If there are signs or symptoms of lithium toxicity, lithium should be withheld, and an urgent lithium level and U&Es should be taken, with specialist advice sought​[19]​. Referral to A&E may be required, depending on severity of symptoms and certainty of toxicity​[16]​. Medical assessment is also recommended in the following cases:

  • Accidental ingestion of ≥50mg/kg lithium carbonate or ≥100mg/kg lithium citrate;
  • Known renal impairment;
  • Taking interacting medicines that may cause accumulation of lithium;
  • Age ≥65 years; 
  • Intentional overdose of lithium​[26]​

All patients presenting to A&E with suspected lithium toxicity should have the following investigations and treatment:

  • Lithium should be stopped;
  • Monitoring of vital signs;
  • 12-lead ECG;
  • Blood tests to include FBC, U&Es, liver function tests, TFTs and calcium levels; 
  • Monitoring of lithium levels;
  • Adequate hydration to increase urine output and perfusion;
  • Correction of electrolyte abnormalities

In the case of acute toxicity, gastric lavage is unlikely to be beneficial, but whole bowel irrigation may be considered if >4g of lithium has been ingested by an adult​[2,3,26]​. Forced diuresis is contraindicated owing to lack of evidence for efficacy​[25]​. Haemodialysis is recommended in cases of severe toxicity, including:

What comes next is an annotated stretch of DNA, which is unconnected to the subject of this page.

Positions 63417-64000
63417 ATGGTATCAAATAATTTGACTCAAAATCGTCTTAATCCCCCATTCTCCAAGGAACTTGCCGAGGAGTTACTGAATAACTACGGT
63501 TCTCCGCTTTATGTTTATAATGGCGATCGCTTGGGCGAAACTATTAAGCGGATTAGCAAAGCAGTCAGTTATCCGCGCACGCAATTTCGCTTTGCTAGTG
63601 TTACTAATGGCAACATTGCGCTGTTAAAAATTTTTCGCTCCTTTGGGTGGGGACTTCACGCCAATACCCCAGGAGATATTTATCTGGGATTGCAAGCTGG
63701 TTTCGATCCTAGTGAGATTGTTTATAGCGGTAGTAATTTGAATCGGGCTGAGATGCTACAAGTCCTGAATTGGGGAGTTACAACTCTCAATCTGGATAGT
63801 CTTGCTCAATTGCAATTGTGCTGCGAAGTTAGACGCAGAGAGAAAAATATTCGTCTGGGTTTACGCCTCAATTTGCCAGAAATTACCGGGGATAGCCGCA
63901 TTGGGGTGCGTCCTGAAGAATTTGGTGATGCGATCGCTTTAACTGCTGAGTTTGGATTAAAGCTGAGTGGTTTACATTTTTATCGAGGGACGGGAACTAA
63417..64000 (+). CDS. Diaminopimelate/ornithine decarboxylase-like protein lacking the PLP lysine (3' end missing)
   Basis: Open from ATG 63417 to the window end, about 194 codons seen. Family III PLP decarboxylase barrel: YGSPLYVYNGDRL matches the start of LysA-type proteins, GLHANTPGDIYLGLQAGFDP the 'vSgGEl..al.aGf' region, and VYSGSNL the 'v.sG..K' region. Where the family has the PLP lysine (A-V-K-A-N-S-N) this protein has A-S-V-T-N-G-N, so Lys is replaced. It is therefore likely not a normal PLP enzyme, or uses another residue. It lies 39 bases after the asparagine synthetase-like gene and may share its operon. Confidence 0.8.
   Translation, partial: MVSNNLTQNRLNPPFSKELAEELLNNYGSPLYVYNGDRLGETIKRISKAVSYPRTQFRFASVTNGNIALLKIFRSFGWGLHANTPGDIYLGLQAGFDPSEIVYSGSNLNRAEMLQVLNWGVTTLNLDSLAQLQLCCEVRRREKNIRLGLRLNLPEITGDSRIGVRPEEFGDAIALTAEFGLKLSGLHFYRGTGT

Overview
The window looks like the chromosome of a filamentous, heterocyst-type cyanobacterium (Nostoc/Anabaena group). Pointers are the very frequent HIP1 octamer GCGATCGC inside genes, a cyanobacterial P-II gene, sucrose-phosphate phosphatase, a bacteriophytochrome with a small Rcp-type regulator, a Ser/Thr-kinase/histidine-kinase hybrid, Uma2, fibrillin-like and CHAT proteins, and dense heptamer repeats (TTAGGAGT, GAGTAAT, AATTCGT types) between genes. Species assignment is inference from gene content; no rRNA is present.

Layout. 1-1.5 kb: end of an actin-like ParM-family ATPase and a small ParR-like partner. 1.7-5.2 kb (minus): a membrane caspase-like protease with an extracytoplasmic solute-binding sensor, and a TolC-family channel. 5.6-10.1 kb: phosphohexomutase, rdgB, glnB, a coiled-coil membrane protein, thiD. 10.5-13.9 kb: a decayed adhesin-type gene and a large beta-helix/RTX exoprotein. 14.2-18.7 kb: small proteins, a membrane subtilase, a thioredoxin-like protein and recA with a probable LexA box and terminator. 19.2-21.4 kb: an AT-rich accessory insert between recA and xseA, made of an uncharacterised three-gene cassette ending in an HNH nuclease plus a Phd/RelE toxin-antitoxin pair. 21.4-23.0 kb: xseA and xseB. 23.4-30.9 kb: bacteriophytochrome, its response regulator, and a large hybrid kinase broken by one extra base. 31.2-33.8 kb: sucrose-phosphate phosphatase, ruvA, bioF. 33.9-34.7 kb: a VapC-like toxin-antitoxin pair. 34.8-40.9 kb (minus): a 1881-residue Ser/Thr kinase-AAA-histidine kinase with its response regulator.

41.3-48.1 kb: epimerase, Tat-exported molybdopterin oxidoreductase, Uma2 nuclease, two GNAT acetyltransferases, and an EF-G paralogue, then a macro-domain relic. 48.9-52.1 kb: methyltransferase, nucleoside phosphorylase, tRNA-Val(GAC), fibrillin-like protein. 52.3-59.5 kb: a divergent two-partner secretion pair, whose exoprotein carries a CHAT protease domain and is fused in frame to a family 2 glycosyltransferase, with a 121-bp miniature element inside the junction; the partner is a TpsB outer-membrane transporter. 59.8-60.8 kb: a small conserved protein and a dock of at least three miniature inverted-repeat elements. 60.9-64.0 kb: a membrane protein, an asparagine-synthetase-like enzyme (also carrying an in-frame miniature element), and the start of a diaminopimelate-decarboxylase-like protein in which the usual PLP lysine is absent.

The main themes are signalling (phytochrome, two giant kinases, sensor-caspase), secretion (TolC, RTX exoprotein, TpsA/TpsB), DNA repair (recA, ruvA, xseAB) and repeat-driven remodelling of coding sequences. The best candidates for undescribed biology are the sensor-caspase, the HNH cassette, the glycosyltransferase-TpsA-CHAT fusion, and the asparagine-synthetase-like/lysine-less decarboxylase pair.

• All patients with neurological toxicity features (e.g. convulsions, decreased consciousness) or life-threatening dysrhythmias, irrespective of lithium level;
  • Lithium level >4.0mmol/L in patients with renal impairment;
  • Lithium level >5.0mmol/L without signs of toxicity;
  • Lithium level >4.0mmol/L in cases of acute overdose on the background of long-term lithium therapy;
  • Lithium level >2.5mmol/L in patients with chronic toxicity​[26]​

Following acute-on-chronic or chronic toxicity, consideration is given to restarting lithium if the benefits are deemed to outweigh the risks​[25]​. The timing depends on repeat measures of lithium levels, with guidance suggesting restarting lithium once levels have been below, or within, the therapeutic range for at least 24 hours​[25]​